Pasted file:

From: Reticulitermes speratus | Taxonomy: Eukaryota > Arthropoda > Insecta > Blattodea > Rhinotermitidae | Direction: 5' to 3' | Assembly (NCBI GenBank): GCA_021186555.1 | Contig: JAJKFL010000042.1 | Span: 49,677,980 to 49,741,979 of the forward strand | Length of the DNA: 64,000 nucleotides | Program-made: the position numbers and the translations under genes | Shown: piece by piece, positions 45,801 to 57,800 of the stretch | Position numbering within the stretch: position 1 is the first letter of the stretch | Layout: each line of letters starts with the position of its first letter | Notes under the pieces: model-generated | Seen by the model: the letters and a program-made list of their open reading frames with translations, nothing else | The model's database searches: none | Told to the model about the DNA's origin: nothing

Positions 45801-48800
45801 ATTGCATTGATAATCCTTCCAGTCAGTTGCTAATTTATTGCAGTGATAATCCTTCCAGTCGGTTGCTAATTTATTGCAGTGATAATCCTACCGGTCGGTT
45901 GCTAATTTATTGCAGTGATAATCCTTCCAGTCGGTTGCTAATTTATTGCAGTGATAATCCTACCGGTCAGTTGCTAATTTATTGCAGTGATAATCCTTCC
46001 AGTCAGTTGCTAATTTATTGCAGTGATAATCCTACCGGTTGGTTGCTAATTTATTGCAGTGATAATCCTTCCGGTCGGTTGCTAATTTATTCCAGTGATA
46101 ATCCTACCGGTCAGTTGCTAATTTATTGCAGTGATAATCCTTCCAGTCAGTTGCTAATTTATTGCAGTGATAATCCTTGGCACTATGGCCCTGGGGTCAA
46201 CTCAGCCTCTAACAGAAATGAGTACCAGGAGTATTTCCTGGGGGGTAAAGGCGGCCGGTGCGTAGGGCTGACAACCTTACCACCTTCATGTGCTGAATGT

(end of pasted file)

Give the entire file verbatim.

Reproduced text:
From: Reticulitermes speratus | Taxonomy: Eukaryota > Arthropoda > Insecta > Blattodea > Rhinotermitidae | Direction: 5' to 3' | Assembly (NCBI GenBank): GCA_021186555.1 | Contig: JAJKFL010000042.1 | Span: 49,677,980 to 49,741,979 of the forward strand | Length of the DNA: 64,000 nucleotides | Program-made: the position numbers and the translations under genes | Shown: piece by piece, positions 45,801 to 57,800 of the stretch | Position numbering within the stretch: position 1 is the first letter of the stretch | Layout: each line of letters starts with the position of its first letter | Notes under the pieces: model-generated | Seen by the model: the letters and a program-made list of their open reading frames with translations, nothing else | The model's database searches: none | Told to the model about the DNA's origin: nothing

Positions 45801-48800
45801 ATTGCATTGATAATCCTTCCAGTCAGTTGCTAATTTATTGCAGTGATAATCCTTCCAGTCGGTTGCTAATTTATTGCAGTGATAATCCTACCGGTCGGTT
45901 GCTAATTTATTGCAGTGATAATCCTTCCAGTCGGTTGCTAATTTATTGCAGTGATAATCCTACCGGTCAGTTGCTAATTTATTGCAGTGATAATCCTTCC
46001 AGTCAGTTGCTAATTTATTGCAGTGATAATCCTACCGGTTGGTTGCTAATTTATTGCAGTGATAATCCTTCCGGTCGGTTGCTAATTTATTCCAGTGATA
46101 ATCCTACCGGTCAGTTGCTAATTTATTGCAGTGATAATCCTTCCAGTCAGTTGCTAATTTATTGCAGTGATAATCCTTGGCACTATGGCCCTGGGGTCAA
46201 CTCAGCCTCTAACAGAAATGAGTACCAGGAGTATTTCCTGGGGGGTAAAGGCGGCCGGTGCGTAGGGCTGACAACCTTACCACCTTCATGTGCTGAATGT